by Stephanie Stemmler • November 11, 2019
Left to right: Carlyn Foster was unable to transfer in/out of the tub safely until grab bars were installed at appropriate heights at the recommendation of Susy Stark, PhD, OTR/L, FAOTA.
For more than a decade, Susy Stark, PhD, OTR/L, FAOTA, associate professor of occupational therapy, neurology and social work, has been researching how tailored, environmental interventions such as home modifications can reduce the risk of falling among older adults.
The translational research effort is significant because falls are the leading cause of death from injury among older adults aged 65+, with most of the falls occurring inside the home.* The U.S. Department of Housing and Urban Development (HUD) projects that medical expenditures related to fall injuries will approach $60 billion by 2020.
“We need to consider falls a true hazard that can impede an older adult from successfully aging in place in their own home,” says Stark. “We’ve found that just improving physical function isn’t enough. The question we need to ask is how do we change behaviors and a person’s environment to decrease fall risk?”
Since 2010, HUD has consistently funded research in the Home Hazard Removal Program (HARP), which is part of Stark’s Participation, Environment and Performance Laboratory in the Program in Occupational Therapy. The latest funding is a five-year, $665,000 grant that will keep the research going through at least the end of 2020.
Stark and her research team at Washington University already have found that simple home modifications can reduce fall risk, but they discovered that those modifications need to be customized to each individual, who then must be coached to change behavior and use those modifications.
“We know the most common barriers, but they are always a little different from person to person,” says Stark. “What’s really effective, for example, is when we note that a particular person shuffles their feet and then we suggest removing throw rugs or, depending upon a person’s height, we recommend that grab bars or hand railings be installed at different heights. The trick is identifying what is the risk, what changes need to be made, and how to educate these older adults to actually implement the modifications we recommend.”
Significant decrease in fall risk
In communities where Stark and her team successfully had older adults understand and make home modifications, the risk of falling was reduced by 30 percent. Now she’s taken that research further, translating the findings into an implementation manual and an innovative algorithm that she says will enable occupational therapists to assess where someone is in terms of their own understanding of fall risk. Explains Stark, “We have to meet people on their own readiness level and educate them so that they change their behavior and implement the modifications we suggest.”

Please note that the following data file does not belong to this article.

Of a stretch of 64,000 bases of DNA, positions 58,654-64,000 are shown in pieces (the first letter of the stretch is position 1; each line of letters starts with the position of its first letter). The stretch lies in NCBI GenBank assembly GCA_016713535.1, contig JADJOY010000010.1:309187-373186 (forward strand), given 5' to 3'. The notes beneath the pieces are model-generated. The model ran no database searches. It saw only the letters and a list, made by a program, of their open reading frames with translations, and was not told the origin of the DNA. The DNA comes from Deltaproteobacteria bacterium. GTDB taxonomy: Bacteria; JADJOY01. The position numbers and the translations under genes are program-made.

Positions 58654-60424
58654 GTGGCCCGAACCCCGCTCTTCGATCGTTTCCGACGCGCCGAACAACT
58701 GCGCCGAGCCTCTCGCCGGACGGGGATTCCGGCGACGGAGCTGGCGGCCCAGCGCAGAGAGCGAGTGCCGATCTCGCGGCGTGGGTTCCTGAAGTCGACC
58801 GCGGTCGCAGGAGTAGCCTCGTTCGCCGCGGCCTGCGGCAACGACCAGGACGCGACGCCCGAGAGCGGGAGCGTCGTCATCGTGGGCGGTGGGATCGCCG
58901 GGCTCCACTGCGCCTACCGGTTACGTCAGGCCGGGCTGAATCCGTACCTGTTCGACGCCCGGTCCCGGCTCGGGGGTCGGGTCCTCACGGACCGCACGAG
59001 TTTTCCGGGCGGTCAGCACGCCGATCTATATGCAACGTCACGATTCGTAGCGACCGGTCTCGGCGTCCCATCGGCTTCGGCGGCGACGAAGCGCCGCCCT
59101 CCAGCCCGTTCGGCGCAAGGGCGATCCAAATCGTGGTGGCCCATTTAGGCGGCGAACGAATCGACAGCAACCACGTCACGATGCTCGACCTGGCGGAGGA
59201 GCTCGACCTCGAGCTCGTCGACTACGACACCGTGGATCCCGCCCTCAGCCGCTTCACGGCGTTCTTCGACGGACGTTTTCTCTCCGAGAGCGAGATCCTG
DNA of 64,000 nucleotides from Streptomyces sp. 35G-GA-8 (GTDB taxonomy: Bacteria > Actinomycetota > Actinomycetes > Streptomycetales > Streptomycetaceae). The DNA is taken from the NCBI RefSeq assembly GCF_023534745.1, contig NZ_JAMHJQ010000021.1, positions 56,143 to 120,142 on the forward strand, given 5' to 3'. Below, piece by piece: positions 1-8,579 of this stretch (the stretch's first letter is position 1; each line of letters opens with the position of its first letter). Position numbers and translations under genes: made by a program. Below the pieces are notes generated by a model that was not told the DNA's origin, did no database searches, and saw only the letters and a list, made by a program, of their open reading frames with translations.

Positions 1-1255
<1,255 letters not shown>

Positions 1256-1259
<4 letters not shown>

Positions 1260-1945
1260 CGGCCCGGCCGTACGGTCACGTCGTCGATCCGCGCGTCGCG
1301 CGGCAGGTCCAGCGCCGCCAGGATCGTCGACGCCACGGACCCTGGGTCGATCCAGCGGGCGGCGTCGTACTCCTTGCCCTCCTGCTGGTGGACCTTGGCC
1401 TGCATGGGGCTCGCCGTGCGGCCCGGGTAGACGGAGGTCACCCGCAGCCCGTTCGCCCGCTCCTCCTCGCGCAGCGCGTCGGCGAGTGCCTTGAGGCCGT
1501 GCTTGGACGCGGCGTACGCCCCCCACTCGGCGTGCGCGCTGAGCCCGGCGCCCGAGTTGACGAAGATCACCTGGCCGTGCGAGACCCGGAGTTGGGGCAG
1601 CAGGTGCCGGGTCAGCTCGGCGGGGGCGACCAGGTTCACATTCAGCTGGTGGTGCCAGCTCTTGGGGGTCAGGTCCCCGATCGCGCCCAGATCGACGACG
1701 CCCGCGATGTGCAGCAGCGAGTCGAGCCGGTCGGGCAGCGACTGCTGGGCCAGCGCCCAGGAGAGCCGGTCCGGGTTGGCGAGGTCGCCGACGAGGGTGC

Stark is advocating for including the algorithm and fall prevention education in the core curriculum for occupational therapy training nationwide. She’s also hoping to expand her research into HUD communities across the country.
This year, HUD is earmarking an additional $10 million in fiscal 2019 for competitive grants focused on low-cost, high-impact home modifications that would enable low-income seniors to remain in their homes. The allocation comes after HUD released a comprehensive report, “Overcoming Obstacles to Policies for Preventing Falls by the Elderly” in 2017, which noted that fall prevention education and cost-effective home modifications are critical elements to support aging in place.
“HUD is excited about our work and the potential for an initiative that can reduce the number of falls,” Stark says. “A senior HUD advisor contacted us in August and told us to start planning for a site visit here so that they can determine if HARP is scalable into larger communities and can be embedded into HUD housing policies.”
Her goal in the HARP II study, which began last year and includes a larger number of older adults, is to reduce the number of falls among participating older adults by 15-20 percent.
“There are relatively few older adult communities that have successfully implemented intervention and home modification programs to reduce fall risk,” she stresses. “We’re in the right position to change that.”
Stark also is researching how falls impact other health issues. Last year, the National Institute of Aging awarded Stark a $3.4 million R01 grant to see if falls are a potential marker of preclinical Alzheimer’s disease, a focus Stark has been pursuing for the past five years.
*Centers for Disease Control and Prevention, National Center for Injury Prevention and Control
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